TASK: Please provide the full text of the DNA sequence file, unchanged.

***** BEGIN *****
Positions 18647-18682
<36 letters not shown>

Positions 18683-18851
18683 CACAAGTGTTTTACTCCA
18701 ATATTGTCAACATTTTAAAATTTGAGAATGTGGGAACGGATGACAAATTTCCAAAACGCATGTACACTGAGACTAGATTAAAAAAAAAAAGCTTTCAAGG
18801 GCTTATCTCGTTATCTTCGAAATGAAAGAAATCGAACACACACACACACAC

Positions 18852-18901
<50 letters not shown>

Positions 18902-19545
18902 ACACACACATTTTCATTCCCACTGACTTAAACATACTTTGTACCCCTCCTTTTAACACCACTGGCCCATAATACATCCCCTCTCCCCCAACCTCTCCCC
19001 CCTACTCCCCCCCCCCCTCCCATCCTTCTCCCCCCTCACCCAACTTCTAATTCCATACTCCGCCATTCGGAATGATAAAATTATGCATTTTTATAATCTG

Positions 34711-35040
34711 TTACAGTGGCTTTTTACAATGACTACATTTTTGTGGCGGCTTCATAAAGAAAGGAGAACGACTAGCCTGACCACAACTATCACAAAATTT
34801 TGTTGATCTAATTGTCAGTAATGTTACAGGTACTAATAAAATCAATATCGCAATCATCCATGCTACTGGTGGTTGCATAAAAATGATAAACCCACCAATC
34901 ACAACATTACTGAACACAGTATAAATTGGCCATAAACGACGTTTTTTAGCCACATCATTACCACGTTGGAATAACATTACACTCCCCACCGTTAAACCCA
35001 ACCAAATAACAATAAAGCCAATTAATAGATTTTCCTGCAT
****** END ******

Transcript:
Positions 18647-18682
<36 letters not shown>

Positions 18683-18851
18683 CACAAGTGTTTTACTCCA
18701 ATATTGTCAACATTTTAAAATTTGAGAATGTGGGAACGGATGACAAATTTCCAAAACGCATGTACACTGAGACTAGATTAAAAAAAAAAAGCTTTCAAGG
18801 GCTTATCTCGTTATCTTCGAAATGAAAGAAATCGAACACACACACACACAC

Positions 18852-18901
<50 letters not shown>

Positions 18902-19545
18902 ACACACACATTTTCATTCCCACTGACTTAAACATACTTTGTACCCCTCCTTTTAACACCACTGGCCCATAATACATCCCCTCTCCCCCAACCTCTCCCC
19001 CCTACTCCCCCCCCCCCTCCCATCCTTCTCCCCCCTCACCCAACTTCTAATTCCATACTCCGCCATTCGGAATGATAAAATTATGCATTTTTATAATCTG

Positions 34711-35040
34711 TTACAGTGGCTTTTTACAATGACTACATTTTTGTGGCGGCTTCATAAAGAAAGGAGAACGACTAGCCTGACCACAACTATCACAAAATTT
34801 TGTTGATCTAATTGTCAGTAATGTTACAGGTACTAATAAAATCAATATCGCAATCATCCATGCTACTGGTGGTTGCATAAAAATGATAAACCCACCAATC
34901 ACAACATTACTGAACACAGTATAAATTGGCCATAAACGACGTTTTTTAGCCACATCATTACCACGTTGGAATAACATTACACTCCCCACCGTTAAACCCA
35001 ACCAAATAACAATAAAGCCAATTAATAGATTTTCCTGCAT